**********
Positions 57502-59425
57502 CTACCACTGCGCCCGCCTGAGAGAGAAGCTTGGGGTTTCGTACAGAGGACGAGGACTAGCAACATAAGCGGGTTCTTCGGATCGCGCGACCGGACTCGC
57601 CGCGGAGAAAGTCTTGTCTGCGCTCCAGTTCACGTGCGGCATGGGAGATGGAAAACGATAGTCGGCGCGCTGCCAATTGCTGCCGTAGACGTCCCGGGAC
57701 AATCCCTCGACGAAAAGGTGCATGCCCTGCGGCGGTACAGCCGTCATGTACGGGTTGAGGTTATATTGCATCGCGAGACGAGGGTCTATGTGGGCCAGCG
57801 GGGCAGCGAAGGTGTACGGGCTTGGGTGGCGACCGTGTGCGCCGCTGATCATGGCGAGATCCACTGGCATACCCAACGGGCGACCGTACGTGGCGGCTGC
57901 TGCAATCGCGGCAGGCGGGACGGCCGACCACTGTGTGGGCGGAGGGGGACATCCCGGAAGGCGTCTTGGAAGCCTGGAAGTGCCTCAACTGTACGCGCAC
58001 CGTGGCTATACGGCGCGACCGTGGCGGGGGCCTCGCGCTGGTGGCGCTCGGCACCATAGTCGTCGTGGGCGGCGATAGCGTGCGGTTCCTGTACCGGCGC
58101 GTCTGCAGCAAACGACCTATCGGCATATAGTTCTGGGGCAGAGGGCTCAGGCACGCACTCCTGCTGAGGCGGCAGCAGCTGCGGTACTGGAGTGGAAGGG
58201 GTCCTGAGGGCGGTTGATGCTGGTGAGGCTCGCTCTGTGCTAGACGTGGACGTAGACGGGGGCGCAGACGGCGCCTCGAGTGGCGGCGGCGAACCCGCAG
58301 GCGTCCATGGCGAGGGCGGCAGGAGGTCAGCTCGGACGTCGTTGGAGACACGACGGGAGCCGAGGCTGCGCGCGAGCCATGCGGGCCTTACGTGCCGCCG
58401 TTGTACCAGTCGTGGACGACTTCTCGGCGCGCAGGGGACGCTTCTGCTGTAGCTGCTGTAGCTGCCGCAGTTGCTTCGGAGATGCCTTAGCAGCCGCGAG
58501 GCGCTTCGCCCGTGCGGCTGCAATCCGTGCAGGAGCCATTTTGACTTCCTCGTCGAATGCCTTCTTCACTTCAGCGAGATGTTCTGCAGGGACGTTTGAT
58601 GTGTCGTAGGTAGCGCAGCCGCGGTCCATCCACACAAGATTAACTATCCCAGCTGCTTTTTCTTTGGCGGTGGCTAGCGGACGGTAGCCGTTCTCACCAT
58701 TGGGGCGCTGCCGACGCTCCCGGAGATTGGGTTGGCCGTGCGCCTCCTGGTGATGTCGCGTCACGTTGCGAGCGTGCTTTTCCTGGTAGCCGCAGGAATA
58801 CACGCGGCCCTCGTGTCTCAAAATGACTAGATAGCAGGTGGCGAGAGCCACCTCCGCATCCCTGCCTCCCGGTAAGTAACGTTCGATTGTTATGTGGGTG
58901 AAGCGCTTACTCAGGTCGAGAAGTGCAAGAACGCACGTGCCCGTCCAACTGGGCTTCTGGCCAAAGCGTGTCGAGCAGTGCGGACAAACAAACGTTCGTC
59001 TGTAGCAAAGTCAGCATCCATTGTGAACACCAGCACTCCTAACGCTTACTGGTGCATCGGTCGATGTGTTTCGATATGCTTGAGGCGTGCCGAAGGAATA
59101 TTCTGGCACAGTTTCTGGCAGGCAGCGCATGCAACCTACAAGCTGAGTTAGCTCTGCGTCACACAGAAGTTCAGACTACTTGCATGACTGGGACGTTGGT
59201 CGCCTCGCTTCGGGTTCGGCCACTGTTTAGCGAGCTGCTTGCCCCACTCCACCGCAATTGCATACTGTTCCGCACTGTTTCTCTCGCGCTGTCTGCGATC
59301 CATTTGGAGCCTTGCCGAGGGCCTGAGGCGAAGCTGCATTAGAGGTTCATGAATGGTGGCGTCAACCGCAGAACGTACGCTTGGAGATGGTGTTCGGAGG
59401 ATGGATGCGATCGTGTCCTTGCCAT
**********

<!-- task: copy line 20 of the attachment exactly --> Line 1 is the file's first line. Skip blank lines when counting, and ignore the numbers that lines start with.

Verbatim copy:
59301 CATTTGGAGCCTTGCCGAGGGCCTGAGGCGAAGCTGCATTAGAGGTTCATGAATGGTGGCGTCAACCGCAGAACGTACGCTTGGAGATGGTGTTCGGAGG